An End to Trickle-Down Worship
Russell Moore is President of the Southern Baptist Ethics & Religious Liberty Commission. He formerly served as Dean of the School of Theology at The Southern Baptist Theological Seminary and executive director of the Carl F. H. Henry Institute for Evangelical Engagement. Dr. Moore is the author of The Kingdom of Christ: The New Evangelical Perspective (Crossway, 2004) and Adopted for Life: The Priority of Adoption for Christian Families and Churches (Crossway, May 2009).
- 2011 Sep 22
For too long, what is considered “worship music” in evangelical circles is the result of trickle-down economics. Some multinational corporation somewhere cultivates and test-markets a “sound” with professional artists who know what will sell. Christians become familiar with this product through religious radio and other venues, and ultimately it ends up on the “song list” of a local congregation.
It was not so from the beginning, and there are signs that we’re heading back to the future. There’s something refreshing and real about worship music that emerges in the context of, well, worship, flowing out of the life of a real, palpable local church.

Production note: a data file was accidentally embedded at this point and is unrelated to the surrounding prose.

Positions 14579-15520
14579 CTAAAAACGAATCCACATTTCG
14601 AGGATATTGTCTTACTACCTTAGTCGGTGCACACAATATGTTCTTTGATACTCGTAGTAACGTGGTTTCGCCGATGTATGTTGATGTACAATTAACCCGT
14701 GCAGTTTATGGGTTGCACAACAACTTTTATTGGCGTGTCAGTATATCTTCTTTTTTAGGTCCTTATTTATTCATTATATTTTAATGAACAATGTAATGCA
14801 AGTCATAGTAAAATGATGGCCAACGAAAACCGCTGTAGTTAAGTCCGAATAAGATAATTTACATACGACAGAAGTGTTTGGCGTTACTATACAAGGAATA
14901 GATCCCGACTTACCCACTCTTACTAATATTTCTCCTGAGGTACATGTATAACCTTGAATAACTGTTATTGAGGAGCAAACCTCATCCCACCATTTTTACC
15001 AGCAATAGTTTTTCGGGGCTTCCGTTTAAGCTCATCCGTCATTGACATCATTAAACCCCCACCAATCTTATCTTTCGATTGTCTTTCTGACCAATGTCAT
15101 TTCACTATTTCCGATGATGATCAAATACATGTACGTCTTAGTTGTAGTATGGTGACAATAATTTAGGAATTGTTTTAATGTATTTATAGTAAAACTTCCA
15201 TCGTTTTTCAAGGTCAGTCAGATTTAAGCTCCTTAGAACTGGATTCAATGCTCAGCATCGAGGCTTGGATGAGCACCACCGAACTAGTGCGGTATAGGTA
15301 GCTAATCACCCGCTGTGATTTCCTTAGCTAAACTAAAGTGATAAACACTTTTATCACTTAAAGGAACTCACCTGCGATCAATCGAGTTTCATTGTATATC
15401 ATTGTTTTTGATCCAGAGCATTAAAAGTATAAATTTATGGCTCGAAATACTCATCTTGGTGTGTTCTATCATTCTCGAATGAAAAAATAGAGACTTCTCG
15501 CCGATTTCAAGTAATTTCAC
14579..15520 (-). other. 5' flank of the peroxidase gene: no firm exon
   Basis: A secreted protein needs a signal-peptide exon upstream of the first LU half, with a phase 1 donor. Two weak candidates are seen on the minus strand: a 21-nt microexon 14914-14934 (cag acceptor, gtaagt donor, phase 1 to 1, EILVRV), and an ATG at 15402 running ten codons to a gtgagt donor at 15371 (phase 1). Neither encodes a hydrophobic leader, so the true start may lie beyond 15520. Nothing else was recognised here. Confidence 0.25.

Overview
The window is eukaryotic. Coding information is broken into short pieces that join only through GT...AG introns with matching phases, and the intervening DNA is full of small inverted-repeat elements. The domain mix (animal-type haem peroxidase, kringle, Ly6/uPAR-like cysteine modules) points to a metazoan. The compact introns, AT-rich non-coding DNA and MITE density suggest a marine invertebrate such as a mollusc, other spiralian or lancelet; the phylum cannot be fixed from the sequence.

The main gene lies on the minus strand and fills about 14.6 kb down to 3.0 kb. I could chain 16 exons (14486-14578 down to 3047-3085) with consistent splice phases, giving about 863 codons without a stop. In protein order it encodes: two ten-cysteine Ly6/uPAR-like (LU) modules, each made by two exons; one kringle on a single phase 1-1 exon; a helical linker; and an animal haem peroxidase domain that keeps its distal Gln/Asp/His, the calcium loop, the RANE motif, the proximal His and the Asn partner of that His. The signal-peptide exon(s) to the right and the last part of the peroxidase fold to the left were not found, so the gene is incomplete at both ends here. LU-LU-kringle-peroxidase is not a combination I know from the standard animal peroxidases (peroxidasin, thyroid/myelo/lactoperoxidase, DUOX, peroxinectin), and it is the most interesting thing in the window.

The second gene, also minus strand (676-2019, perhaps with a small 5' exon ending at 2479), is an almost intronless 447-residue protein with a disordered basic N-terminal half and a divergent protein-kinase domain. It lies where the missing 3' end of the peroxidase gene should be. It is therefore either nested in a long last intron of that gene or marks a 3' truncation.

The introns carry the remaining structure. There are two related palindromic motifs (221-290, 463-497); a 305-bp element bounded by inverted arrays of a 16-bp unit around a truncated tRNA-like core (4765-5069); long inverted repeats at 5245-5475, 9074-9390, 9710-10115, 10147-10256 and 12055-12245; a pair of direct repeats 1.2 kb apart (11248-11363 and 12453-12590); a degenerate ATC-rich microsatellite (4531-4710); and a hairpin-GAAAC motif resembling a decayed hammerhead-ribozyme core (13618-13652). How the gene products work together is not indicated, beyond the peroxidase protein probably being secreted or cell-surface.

My friend Bobby Gilles, along with his wife Kristen, are doing their part to recover an ecclesial, rooted sense of worship. Over at their new website, which I recently learned about, “My Song in the Night,” the Gilles seek to equip our churches for worship by, for example, teaching people to write their salvation testimony, giving people guidance on writing songs, and pointing site visitors to a number of other resources.
I’m thankful for Bobby and Kristen’s genius and creativity, and hope you’ll check out their site. I hope it will help you—and your church—to seek to tap into the gifts in your church, and to empower them for the building up of the whole Body.